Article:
An asylum seeker's records are examined for any immigration, criminal, or national security concerns and they are checked against Canadian, international, and other databases, including Interpol's. No one leaves the port of entry without this initial security screening having been completed in a very professional manner, in the first instance by the RCMP, and then by CBSA.
If there is doubt, they can and will be detained. If the applicant is eligible, the person's file will be referred to the Immigration and Refugee Board for appropriate consideration. The person will be authorized to be in Canada to attend a hearing of the IRB, where each claim is decided on a case-by-case basis.
Bear in mind that the nature of the claim being made by asylum seekers is that they are seeking asylum in Canada because they need Canada's protection for their life or their safety. If the IRB determines that individuals are not in need of Canada's protection, they are removed from Canada. Under the Immigration and Refugee Protection Act, removal orders must be enforced as quickly as possible. The Canada Border Services Agency is firmly committed to doing so. Sometimes, you will note, they get some flack for that, but it is their duty under the law to effect those removals as quickly as possible.
Many people have been working very hard to ensure that the process I have described is managed effectively, efficiently, and in as orderly a fashion as possible. That includes reallocating resources to where they are most required within the RCMP, within CBSA, and within IRCC. Responding to the increase in asylum seekers this year has been very much a whole-of-government effort. Besides the two or three that are abundantly obvious, numerous departments are involved in the coordinated response, and that is all organized and coordinated through the Government Operations Centre in my Department of Public Safety. The leadership shown by all the agencies has permitted an efficient and effective response to a very fluid situation.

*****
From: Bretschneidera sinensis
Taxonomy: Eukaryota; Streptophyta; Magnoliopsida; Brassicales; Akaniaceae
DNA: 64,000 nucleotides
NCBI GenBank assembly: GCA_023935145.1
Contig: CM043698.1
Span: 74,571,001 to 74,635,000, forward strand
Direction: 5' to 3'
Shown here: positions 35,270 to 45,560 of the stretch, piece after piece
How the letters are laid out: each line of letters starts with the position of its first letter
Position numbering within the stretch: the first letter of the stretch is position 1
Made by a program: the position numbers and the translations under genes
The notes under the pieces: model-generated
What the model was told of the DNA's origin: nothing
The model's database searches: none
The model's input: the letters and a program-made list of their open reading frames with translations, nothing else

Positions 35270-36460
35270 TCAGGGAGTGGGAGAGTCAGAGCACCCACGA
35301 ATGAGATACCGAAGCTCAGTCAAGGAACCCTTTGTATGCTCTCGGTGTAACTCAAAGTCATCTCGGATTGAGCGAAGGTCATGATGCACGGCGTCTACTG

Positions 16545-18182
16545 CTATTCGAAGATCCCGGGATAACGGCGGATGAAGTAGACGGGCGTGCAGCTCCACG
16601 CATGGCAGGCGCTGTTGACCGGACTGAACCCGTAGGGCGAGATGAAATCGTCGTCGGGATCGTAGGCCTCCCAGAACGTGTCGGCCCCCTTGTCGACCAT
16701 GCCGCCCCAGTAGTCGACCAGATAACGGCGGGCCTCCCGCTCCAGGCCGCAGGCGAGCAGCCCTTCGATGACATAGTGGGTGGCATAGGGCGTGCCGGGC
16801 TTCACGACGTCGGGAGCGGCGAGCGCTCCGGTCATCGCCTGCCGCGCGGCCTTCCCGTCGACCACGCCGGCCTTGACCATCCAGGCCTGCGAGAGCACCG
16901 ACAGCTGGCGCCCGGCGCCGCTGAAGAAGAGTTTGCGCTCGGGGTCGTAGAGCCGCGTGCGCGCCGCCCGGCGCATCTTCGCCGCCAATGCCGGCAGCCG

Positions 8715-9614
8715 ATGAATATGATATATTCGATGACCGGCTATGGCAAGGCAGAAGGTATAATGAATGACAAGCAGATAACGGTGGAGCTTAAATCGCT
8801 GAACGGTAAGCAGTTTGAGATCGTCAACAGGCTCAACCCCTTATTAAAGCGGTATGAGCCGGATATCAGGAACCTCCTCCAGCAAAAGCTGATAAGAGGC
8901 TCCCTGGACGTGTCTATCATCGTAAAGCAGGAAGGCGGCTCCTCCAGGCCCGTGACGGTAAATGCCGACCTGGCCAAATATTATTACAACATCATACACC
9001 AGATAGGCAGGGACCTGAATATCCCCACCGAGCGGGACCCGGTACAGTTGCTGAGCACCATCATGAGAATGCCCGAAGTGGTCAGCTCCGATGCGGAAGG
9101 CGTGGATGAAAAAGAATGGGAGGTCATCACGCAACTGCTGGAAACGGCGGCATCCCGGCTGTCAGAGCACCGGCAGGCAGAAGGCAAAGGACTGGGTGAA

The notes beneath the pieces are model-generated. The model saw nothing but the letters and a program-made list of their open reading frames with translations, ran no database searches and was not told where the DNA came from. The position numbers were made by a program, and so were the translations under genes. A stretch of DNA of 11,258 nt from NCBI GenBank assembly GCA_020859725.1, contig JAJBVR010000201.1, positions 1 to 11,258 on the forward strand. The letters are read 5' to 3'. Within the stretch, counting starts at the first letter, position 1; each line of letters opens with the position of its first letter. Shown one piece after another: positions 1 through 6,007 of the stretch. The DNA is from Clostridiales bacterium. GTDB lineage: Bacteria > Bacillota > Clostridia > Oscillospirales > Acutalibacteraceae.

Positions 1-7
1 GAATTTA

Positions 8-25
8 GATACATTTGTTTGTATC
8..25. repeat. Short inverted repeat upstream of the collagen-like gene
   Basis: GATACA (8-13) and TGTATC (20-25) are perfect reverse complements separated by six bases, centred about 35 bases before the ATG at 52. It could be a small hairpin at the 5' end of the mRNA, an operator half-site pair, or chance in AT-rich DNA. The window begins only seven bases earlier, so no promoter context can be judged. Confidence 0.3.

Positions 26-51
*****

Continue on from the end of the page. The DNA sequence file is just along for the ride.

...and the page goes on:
Enhanced processing capacity at Lacolle and at inland offices in Montreal and Cornwall has significantly reduced the backlog of people awaiting initial processing and eligibility determination. In some cases, we are able to conduct both the initial interview and investigation and the secondary stage eligibility interview at Lacolle, and that reduces pressures down the road.
As members of the committee will know, the ad hoc intergovernmental task force on irregular migration, of which Minister Hussen and I are members, was recently created, involving not just the federal agencies but also a number of provincial agencies, to work on issues related to the influx of asylum seekers entering Canada from the United States. The collaboration at that level has been very good. The task force has met four times so far, most recently a week ago today.
Canadian authorities are diligent in protecting the integrity of our border and the safety of our country while applying our rules and procedures to provide refuge for those in need of our protection according to Canadian and international law. The government will continue to address irregular migration in accordance with that law and in keeping with our values as an open and welcoming country.
Thank you for your interest, and I am happy now to give the floor to Minister Hussen.